Pharmacovigilance (abbreviated PV or PhV) is the pharmacological science relating to the detection, assessment, understanding and prevention of adverse effects, particularly long term and short term side effects of medicines. Generally speaking, pharmacovigilance is the science of collecting, monitoring, researching, assessing and evaluating information from healthcare providers and patients on the adverse effects of medications, biological products, herbalism and traditional medicines with a view to:You don't have to be a pharmacist to work in the pharmaceutical or biotechnology industry in the area of pharmacovigilance. You can also find Pharmacovigilance Jobs in the clinical research industry.
* identifying new information about hazards associated with medicines
* preventing harm to patients.
The etymological roots are: pharmakon (Greek), “drug;” and vigilare (Latin), “to keep awake or alert, to keep watch.”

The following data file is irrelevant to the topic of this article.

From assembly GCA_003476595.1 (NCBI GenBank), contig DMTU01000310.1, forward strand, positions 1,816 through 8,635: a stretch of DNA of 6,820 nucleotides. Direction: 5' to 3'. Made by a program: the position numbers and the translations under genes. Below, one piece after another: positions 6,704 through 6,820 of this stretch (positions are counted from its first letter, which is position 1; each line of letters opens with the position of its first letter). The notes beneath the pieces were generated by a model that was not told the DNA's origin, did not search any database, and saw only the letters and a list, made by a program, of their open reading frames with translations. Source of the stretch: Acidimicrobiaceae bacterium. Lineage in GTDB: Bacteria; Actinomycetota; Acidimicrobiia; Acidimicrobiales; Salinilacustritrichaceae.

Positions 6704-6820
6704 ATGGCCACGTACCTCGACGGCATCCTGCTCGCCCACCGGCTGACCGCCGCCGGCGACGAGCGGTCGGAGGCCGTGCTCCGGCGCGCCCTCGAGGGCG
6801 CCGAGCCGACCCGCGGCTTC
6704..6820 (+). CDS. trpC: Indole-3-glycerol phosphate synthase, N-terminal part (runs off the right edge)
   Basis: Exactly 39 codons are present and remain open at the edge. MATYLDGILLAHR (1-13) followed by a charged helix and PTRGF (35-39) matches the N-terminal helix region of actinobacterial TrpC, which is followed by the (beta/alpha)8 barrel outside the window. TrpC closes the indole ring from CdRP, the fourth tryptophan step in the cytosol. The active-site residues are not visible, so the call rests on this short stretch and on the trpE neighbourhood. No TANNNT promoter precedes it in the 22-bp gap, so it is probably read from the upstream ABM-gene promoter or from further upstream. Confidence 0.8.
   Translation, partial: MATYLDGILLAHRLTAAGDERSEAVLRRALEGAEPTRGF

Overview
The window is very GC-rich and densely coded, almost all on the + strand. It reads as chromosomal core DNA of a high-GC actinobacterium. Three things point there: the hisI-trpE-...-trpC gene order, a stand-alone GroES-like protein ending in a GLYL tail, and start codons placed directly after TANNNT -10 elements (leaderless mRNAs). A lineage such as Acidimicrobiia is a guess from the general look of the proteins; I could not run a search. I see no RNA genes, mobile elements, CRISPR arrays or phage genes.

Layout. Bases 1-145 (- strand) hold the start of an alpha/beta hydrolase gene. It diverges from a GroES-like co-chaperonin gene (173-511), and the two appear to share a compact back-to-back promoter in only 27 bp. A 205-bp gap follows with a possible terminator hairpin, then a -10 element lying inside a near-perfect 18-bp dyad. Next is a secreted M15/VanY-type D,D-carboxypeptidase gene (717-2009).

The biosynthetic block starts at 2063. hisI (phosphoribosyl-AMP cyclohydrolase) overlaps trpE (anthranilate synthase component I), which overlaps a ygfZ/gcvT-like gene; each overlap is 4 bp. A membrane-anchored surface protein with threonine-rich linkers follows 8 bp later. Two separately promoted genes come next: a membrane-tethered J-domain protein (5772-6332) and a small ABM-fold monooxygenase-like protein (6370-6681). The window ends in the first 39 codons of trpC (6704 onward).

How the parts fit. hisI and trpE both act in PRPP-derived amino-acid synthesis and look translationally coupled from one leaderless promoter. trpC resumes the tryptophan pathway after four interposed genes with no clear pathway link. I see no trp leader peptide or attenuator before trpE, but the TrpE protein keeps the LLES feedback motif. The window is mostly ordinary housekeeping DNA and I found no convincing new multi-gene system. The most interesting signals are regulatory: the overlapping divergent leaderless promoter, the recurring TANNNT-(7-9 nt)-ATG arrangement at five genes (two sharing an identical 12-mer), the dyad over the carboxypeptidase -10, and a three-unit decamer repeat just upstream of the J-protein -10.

Pharmacovigilance is particularly concerned with adverse drug reactions, or ADRs, which are officially described as: "A response to a drug which is noxious and unintended, and which occurs at doses normally used… for the prophylaxis, diagnosis or therapy of disease, or for the modification of physiological function."
Pharmacovigilance is gaining importance for doctors and scientists as the number of stories in the mass media of drug recalls increases.
Because clinical trials involve several thousand patients at most; less common side effects and ADRs are often unknown at the time a drug enters the market. Even very severe ADRs such as liver damage are often undetected because study populations are small. Postmarketing pharmacovigilance uses tools such as data mining and investigation of case reports to identify the relationships between drugs and ADRs.
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